Chicago’s city council has already approved the construction of the Obama Presidential Center in Jackson Park, but some South Side community organizations still have concerns about how the $500 million development could push up housing prices and rents in the surrounding neighborhoods of Woodlawn and Washington Park.
In the 2019 municipal election on Feb. 26, voters in some precincts in the 5th and 20th wards will weigh in on a non-binding ballot initiative that proposes a community benefits agreement. That’s a legal document that would force the city to preserve affordable housing near the Obama Center.
Morning Shift checks in with two activists who helped put the community benefits agreement on the ballot.
GUESTS: Alex Goldenberg, director, Southside Together Organizing for Power (STOP)
Devondrick Jeffers, housing organizer, STOP
The Reason for a Community Benefits Agreement
Devondrick Jeffers: There’s a long history of displacement in Chicago, especially when it comes to people of color. You could look at the construction of the Dan Ryan that displaced people along State Street; we could look at the history of redlining and housing discrimination which results in housing segregation in neighborhoods that we see today. Or, more recently, we can even look more recently, from 2000 to 2010, when public housing was demolished all along State Street, all throughout the city…250,000 Black people moved out of the city between 2000 and 2010. So there’s a very long history of displacement in Chicago. That being said, with this huge development coming in, it behooves us to make sure that the folks who’ve lived in the neighborhood the longest get the right to remain… As you know, the Obama Center hasn’t even broken ground yet officially, but just on the announcement alone that the Center would be coming to Jackson Park, property values in Woodlawn have jumped up more than 20 percent. So absolutely, this displacement is on everybody’s mind.
Alex Goldenberg: One of our colleagues, a Woodlawn native, actually herself was displaced from the neighborhood. So she had to move out of her apartment and search for an apartment that she could afford —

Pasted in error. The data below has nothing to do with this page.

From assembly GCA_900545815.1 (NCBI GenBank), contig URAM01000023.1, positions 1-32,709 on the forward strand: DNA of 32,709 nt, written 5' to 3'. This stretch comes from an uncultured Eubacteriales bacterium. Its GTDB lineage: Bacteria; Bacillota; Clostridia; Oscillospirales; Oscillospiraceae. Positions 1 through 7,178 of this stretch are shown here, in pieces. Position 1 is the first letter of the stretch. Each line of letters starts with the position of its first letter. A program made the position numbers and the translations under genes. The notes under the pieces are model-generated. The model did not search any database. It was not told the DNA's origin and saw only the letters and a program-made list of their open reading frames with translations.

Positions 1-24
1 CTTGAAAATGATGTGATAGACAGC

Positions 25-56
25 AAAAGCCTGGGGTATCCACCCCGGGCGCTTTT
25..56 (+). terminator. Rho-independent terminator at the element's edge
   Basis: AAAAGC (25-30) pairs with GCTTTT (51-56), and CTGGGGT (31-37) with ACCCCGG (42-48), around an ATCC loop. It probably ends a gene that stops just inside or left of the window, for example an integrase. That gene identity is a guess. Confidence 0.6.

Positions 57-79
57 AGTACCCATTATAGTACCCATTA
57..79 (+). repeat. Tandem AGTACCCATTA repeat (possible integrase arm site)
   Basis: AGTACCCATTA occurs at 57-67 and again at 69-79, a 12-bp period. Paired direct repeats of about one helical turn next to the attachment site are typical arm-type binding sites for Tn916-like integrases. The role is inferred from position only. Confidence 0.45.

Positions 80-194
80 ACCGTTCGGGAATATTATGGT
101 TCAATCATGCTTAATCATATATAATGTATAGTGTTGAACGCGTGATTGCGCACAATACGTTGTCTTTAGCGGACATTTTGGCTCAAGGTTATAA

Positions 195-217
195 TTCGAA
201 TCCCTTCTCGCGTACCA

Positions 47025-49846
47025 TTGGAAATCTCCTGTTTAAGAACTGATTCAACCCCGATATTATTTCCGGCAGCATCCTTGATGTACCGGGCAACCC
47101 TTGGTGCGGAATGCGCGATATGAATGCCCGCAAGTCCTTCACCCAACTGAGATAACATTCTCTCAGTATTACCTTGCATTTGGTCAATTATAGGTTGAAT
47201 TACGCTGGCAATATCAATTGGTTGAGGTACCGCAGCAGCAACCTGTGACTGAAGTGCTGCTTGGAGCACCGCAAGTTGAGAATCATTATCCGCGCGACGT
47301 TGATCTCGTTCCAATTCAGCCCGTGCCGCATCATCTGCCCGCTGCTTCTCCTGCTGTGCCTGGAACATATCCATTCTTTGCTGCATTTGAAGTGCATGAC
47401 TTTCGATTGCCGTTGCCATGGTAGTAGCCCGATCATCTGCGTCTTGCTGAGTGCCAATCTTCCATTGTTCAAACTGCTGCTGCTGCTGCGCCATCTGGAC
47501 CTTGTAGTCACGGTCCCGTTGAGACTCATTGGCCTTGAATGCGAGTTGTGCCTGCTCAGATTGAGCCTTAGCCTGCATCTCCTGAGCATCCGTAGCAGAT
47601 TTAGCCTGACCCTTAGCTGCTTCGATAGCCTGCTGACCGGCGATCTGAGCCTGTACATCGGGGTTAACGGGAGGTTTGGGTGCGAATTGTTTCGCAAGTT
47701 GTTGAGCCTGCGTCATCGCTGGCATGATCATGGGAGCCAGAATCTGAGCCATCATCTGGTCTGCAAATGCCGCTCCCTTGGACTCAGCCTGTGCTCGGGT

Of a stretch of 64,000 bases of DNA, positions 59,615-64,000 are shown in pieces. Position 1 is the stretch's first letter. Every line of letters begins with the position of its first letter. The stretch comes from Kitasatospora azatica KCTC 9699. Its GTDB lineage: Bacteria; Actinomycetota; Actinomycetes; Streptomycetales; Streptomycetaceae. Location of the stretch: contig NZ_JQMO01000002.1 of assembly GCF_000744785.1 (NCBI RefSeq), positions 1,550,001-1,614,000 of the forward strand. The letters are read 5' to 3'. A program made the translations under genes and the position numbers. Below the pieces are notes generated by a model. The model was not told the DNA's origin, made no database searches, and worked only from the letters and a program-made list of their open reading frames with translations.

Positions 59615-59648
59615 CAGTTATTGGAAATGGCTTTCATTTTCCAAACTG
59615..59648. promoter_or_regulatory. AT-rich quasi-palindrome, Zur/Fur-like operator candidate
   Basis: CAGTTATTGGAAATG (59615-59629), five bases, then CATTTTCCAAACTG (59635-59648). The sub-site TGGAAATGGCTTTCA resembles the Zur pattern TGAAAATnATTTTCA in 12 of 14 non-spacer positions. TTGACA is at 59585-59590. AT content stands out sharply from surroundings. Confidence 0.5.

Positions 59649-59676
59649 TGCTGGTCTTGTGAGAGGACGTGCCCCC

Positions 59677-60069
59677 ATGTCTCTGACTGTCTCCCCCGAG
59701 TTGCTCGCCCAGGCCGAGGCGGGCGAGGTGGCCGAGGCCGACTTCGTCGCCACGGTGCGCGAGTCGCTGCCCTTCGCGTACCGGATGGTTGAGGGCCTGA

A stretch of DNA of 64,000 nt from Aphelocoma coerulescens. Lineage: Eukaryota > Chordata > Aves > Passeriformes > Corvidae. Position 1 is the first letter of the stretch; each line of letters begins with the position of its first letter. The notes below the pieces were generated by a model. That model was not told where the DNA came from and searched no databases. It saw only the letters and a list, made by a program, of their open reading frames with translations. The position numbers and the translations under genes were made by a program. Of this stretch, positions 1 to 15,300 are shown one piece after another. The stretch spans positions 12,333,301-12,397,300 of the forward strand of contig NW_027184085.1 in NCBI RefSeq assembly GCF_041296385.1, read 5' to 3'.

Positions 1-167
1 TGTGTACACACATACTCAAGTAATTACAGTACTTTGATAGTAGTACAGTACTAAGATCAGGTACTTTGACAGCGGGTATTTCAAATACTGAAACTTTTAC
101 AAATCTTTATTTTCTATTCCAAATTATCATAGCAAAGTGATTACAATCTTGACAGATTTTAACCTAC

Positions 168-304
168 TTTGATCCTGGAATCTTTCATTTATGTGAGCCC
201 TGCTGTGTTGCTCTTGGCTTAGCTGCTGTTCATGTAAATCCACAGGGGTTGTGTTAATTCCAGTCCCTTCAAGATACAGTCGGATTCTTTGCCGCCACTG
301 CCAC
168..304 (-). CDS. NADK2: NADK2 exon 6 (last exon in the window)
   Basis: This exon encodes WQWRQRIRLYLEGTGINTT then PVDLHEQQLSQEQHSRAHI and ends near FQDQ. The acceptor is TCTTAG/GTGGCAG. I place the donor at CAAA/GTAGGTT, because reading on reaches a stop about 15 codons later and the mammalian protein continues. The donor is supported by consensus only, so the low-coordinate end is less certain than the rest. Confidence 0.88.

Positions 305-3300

Tony Sarabia: Because of this? Because they already raised the rents?
Goldenberg: Her rents went up and she searched for another place she could move to, and she couldn’t find anything. We’re in conversation right now with somebody who lives in a condo. She’s renting, the owner is trying to sell, to take advantage of these rising values, and she’s looking to stay and hasn’t been able to find a place to stay.
Why Put a Community Benefits Agreement on the Ballot?
Goldenberg: It came about because we wanted to take advantage of these elections, frankly. And in order to pass this [city] ordinance [preserving affordable housing], because of Chicago’s history of aldermanic prerogative, where if something’s gonna impact the local ward, the local alderman has to give his blessing. We have not been able to get the local aldermen to support what we’re calling for, and that’s why it hasn’t moved, and so that’s why we said, “Let’s put this on the ballot, and let’s show, especially in the 20th ward, which is an open seat, that this is something that the community needs and that they need to support. And it’s already paying off, because at the most recent aldermanic candidates’ forum in the 20th ward, all nine of the candidates said that they would support the CBA ordinance.
If Passed, the CBA Proposal Would Be Nonbinding. If It Passes, What’s Next For Activists?
Goldenberg: We’re gonna do what stop continues to do, which is to raise awareness [and] organize those most impacted to lead the fight to make this happen. So we’re doing large forums in the community, we’re gonna do a candidate’s forum before the vote-we’ll be turning out hundreds of residents. We do marches, demonstrations—we’re going to continue to push, to hold the alderman accountable to implement this, and we won’t stop.
LEARN MORE: South Side Voters Will Get A (Non-Binding) Vote On Whether Obama Center Needs A Community Benefits Agreement (Block Club Chicago 11/27/18)